Sack of Magdeburg

Sack of Magdeburg
Part of the Swedish phase of the Thirty Years' War
b/w print showing walled city ablaze in the background; many armed men approach from left; cannons are firing from left foreground; text box in bottom center
Sack of Magdeburg, 1632 engraving by D. Manasser, putting the blame on the citizens' disobedience
Date20–24 May 1631
ResultCatholic victory
Destruction of the city
 Holy Roman Empire
Catholic League (Germany).svg Catholic League
Magdeburg Magdeburg
Commanders and leaders
Johann Tserclaes, Count of Tilly
Gottfried Heinrich Graf zu Pappenheim
Dietrich von Falkenberg  
Christian William of Brandenburg  POW)
24,000 during the siege
40,000 during the sack
Casualties and losses
  • 300 killed
  • 1,600 wounded[1]
20,000 defenders and inhabitants[1]
Magdeburg is located in Saxony-Anhalt
Location within Saxony-Anhalt
Magdeburg is located in Germany
Magdeburg (Germany)

The Sack of Magdeburg, also called Magdeburg Wedding (German: Magdeburger Hochzeit) or Magdeburg's Sacrifice (German: Magdeburgs Opfergang), was the destruction of the Protestant city of Magdeburg on 20 May 1631 by the Imperial Army and the forces of the Catholic League, resulting in the deaths of around 20,000, including both defenders and non-combatants. The event is considered the worst massacre of the Thirty Years' War. Magdeburg, then one of the largest cities in Germany, having well over 25,000 inhabitants in 1630, did not recover its importance until well in the 18th century.


Archbishopric of Magdeburg

The archbishopric of Magdeburg was established as an ecclesiastical principality in 968. In political respect the Erzstift, the archiepiscopal and capitular temporalities, had gained imperial immediacy as prince-archbishopric in 1180. This meant that the archbishop of Magdeburg ruled the town and the lands around it in all matters, worldly and spiritual.

Protestant Reformation

The citizens of Magdeburg had turned Protestant in 1524 and joined the Schmalkaldic League against the religious policies of the Catholic emperor Charles V in 1531. During the Schmalkaldic War of 1546/47, the Lower Saxon city became a refuge for Protestant scholars, which earned it the epithet Herrgotts Kanzlei (German for Lord's Chancellery), but also an Imperial ban that lasted until 1562. The citizens refused to acknowledge Emperor Charles's Augsburg Interim and were besieged by Imperial troops under Maurice, Elector of Saxony in 1550/51.

Protestant archbishops and Administrators

Administrator Christian William of Brandenburg, engraving by Merian

The Roman Catholic archdiocese had de facto turned void since 1557, when the last papally confirmed prince-archbishop, the Lutheran Sigismund of Brandenburg came of age and ascended to the see.

Openly Lutheran Christian William of Brandenburg, elected to be archbishop in 1598, was denied recognition by the imperial authorities. Since about 1600, he styled himself Administrator of Magdeburg, as did other Protestant German notables assigned to govern principalities that were de jure property of the Catholic church.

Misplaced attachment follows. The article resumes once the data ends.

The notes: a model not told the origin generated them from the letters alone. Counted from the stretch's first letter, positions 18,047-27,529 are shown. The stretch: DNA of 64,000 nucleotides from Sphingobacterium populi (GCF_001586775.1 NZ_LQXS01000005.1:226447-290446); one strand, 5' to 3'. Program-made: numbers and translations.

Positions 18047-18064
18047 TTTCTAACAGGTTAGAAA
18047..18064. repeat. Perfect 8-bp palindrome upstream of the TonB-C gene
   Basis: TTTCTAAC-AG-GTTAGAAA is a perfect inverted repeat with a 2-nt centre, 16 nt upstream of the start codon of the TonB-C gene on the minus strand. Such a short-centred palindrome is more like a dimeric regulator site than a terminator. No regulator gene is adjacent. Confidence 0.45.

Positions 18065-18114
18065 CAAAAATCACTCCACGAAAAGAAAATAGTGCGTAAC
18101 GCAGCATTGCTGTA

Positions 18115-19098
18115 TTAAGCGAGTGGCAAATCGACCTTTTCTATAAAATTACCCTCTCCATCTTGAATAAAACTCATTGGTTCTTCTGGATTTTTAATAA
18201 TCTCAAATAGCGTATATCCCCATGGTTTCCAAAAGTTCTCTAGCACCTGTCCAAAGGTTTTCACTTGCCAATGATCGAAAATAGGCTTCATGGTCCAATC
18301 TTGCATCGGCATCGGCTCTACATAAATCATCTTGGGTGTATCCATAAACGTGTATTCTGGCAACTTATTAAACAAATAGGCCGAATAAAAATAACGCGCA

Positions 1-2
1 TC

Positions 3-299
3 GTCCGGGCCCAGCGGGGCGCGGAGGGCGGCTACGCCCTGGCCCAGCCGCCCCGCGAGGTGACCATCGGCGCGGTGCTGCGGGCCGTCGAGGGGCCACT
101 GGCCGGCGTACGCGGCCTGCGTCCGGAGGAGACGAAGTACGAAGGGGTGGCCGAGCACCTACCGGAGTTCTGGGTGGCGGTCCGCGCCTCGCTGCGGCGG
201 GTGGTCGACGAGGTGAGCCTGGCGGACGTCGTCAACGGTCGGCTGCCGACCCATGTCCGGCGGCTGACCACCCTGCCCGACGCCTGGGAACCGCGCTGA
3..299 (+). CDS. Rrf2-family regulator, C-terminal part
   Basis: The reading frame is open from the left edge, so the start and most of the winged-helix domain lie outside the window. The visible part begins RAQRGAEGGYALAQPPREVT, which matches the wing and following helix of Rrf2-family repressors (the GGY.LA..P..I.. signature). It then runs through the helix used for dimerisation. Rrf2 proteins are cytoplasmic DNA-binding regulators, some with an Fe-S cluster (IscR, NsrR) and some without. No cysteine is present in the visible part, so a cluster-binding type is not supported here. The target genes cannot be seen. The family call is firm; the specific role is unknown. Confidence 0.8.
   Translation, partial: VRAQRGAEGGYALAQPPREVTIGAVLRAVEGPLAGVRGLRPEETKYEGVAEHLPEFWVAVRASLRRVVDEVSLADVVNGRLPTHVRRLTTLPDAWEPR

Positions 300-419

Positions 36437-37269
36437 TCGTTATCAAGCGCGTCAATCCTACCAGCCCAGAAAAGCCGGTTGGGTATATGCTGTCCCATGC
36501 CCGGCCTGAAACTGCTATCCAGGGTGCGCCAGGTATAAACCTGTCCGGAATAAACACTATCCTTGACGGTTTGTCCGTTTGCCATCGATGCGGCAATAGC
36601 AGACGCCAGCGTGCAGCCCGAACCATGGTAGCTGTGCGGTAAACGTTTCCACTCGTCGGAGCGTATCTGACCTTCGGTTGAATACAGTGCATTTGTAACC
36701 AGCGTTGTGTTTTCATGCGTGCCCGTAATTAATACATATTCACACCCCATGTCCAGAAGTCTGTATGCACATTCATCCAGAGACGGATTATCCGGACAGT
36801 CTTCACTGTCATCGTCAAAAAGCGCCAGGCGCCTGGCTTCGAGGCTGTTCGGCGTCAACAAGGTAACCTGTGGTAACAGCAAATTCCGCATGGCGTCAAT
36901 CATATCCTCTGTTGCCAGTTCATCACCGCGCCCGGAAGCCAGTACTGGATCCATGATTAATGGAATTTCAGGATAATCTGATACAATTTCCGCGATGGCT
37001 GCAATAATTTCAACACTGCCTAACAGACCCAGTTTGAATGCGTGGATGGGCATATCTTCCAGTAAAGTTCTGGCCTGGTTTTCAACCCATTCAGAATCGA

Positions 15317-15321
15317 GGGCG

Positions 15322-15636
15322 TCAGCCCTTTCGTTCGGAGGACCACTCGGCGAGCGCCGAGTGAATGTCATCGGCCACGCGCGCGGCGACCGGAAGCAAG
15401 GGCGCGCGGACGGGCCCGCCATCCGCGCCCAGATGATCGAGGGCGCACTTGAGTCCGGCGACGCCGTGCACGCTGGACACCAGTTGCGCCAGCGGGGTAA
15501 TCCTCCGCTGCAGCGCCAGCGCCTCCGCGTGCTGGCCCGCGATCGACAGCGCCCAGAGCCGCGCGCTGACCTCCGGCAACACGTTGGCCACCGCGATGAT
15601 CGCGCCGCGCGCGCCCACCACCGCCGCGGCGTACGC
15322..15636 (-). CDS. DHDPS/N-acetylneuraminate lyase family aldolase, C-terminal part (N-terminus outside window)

Alliance with the Danish king

During the Thirty Years' War, Administrator Christian William entered into an alliance with Denmark. In 1626, he led an army from Lower Saxony into the Battle of Dessau Bridge. After Wallenstein won this battle, Christian William fled abroad. In 1629, he fled to the court of King Gustavus Adolphus of Sweden.

As a result of these developments, in January 1628, the Magdeburg cathedral chapter deposed Christian William and elected August of Wettin, 13-year-old son of John George I, Elector of Saxony, as Administrator. This meant little for the moment, however, as Augustus could not assume office due to his father's continued unwillingness to provoke the emperor.

Edict of Restitution

In March 1629, emperor Ferdinand II passed the Edict of Restitution. It was specifically aimed at restoring the situation of the 1555 Peace of Augsburg in ecclesiastical territories that had since strayed from "legal" Catholic faith and rule. Bremen and Magdeburg were the biggest examples of territories to be restituted.

Alliance with the Swedish king

The city's councillors had been emboldened by King Gustavus Adolphus's landing in Pomerania on 6 July 1630[2]: the Swedish king was a Lutheran Christian and many of Magdeburg's residents were convinced that he would aid them in their struggle against the Roman Catholic Habsburg emperor, Ferdinand II.

Not all Protestant princes of the Holy Roman Empire had immediately embraced Adolphus, however;[3] some believed his chief motive for entering the war was to take Northern German ports, which would allow him to control commerce in the Baltic Sea.[4][5]

In November 1630, King Gustavus sent ex-Administrator Christian William back to Magdeburg, along with Dietrich von Falkenberg to direct the city's military affairs. Backed by the Lutheran clergy, Falkenberg had the suburbs fortified and additional troops recruited.

Engraving from Theatrum Europaeum, showing the fighting for Magdeburg's defense works

Magdeburg besieged

When the Magdeburg citizens refused to pay a demanded tribute to the emperor, Imperial forces under the command of Johann Tserclaes, Count of Tilly laid siege to the city within a matter of months.[3] The city was besieged from 20 March 1631 and Tilly put his subordinate Imperial Field Marshal Gottfried Heinrich Graf zu Pappenheim, a Catholic convert, in command while he campaigned elsewhere. During fierce fighting, Imperial troops numbering 24,000, roughly the same number as Magdeburg's entire population, conquered several sconces of the city's fortification and Tilly demanded capitulation.[citation needed]